Back in the day, a friend tried to change the phrase “let’s hang out” to “let’s play.” We were teenagers and pushing our way into adulthood, yet we latched on to selective sentiments of simplicity and innocence.
The term “let’s play” didn’t stick. We moved on. We grew up.
As an adult, we get pulled in so many directions. But when was the last time you just played? And I’m talking played in the sense of silliness. Playing in the way that it’s not for professional development or a hobby, but for fun. Because you want to, because you need to? Played to the point where you laughed at your own laughter?
A few weeks ago I met a friend and her daughters at a playground for coffee, vitamin D, and some much needed friend time. As, we, the adults sat and chitchatted, I watched the small one climb a large rope-ladder and finish with the largest smile I’ve ever seen. I listened to her powerful giggles as she slid down the slide.
Energy in kids is electric. If you could convert one child’s laugh into electricity, how much power would it emit?
I believe adults can produce a similar amount of energy but most are too scared to open up and enjoy themselves. Too scared to feel, to receive, to turn that energy into something larger than themselves.
I’m one of those adults. I get self conscious about my feelings way too often. I may be at a movie or event that’s supposed to entertain and help me escape reality. I may feel happy. Really happy, but then look around and no one is as openly happy as I am. So instead of embracing those feelings and enjoying them, I’ll “dumb” them down based on how I’m gauging everyone else is feeling. And that’s stupid. Going with the flow is really stupid.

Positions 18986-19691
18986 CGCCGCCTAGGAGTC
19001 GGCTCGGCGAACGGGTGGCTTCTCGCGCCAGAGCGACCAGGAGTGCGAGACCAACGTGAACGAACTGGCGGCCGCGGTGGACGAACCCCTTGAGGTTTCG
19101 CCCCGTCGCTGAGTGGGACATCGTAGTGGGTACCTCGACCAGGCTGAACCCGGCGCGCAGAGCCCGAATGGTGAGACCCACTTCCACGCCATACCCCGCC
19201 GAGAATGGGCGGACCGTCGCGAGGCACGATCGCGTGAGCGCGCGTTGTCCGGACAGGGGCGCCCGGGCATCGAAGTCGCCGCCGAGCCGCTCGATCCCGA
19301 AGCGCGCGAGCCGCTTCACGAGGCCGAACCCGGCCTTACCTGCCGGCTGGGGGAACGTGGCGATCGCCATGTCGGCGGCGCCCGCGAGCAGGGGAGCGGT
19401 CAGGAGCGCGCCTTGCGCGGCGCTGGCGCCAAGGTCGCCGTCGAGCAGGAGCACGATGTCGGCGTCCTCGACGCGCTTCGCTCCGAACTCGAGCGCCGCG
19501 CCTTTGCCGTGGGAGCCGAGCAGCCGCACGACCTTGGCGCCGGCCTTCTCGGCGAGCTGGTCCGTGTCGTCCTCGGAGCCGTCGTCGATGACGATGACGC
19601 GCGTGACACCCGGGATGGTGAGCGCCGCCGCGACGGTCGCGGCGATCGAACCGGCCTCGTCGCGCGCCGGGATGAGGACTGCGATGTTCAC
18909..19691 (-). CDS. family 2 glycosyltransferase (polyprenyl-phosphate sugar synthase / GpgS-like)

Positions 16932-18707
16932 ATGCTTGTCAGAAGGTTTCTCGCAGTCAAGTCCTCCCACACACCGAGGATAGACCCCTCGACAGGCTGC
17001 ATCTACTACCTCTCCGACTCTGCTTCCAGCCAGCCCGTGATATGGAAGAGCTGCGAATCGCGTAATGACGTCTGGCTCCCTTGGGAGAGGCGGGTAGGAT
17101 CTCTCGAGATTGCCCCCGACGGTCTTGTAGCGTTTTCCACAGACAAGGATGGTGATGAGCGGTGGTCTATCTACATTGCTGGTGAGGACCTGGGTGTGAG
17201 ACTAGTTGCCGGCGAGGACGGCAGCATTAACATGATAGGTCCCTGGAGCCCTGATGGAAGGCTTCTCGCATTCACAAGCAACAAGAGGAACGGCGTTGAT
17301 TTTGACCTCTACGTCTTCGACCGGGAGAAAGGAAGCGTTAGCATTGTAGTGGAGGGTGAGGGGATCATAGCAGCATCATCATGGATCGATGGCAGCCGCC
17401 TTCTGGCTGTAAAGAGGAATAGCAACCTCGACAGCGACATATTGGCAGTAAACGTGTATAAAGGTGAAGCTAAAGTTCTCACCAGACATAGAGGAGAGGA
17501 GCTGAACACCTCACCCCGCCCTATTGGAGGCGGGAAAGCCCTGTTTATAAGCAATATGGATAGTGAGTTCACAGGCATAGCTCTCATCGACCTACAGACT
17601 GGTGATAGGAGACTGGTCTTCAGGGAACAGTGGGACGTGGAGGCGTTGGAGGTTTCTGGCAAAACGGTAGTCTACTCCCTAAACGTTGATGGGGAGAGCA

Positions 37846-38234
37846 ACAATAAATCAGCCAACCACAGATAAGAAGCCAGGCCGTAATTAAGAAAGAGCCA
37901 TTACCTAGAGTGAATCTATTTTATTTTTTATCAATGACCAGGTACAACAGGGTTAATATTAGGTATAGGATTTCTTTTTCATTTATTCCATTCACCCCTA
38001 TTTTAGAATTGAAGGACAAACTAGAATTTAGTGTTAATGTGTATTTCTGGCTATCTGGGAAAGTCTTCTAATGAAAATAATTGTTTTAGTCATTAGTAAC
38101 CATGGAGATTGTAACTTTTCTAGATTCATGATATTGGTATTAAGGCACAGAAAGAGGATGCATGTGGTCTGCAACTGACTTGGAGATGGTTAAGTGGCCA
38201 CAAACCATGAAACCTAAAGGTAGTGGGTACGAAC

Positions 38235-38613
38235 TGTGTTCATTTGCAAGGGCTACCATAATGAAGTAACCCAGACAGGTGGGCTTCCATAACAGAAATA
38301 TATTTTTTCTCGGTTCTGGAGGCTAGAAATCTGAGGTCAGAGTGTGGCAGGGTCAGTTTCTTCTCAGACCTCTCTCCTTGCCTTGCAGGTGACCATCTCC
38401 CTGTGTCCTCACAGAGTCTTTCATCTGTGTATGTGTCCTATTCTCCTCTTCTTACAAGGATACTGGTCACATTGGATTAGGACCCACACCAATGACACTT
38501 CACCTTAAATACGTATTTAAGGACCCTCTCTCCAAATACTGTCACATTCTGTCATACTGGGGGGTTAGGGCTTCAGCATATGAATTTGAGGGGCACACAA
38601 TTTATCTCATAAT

Even as I write this, I’m torn. The mature side of me knows that people need to monitor their feelings so that they don’t self-destruct and offend others. While the other part of me wants us to find the balance between embracing our feelings and turning them into actionable passion.
I’m an emotional person and I let my emotions rule me way more than they should. My “feelings” encourage me to bite off more than I can chew and perform better than I ever have in my life. It invites heartache, stress, and give me an excuse to do something that only the momentum of feeling amazing could.
The ability to feel is a strength. And learning how to turn those feelings–of glee, of excitement, of curiosity, of anxiety, of stress, of anger–into energy that drives the flow of my work forward is important.
Kids feel what they feel, when they feel it, because they feel that way. I want to follow the lead of my friend’s girls on the playground: embrace feeling as a good thing and put an end to feeling socially awkward and apologetic about it. And dedicate more time to play.
Photo Credit: Balakov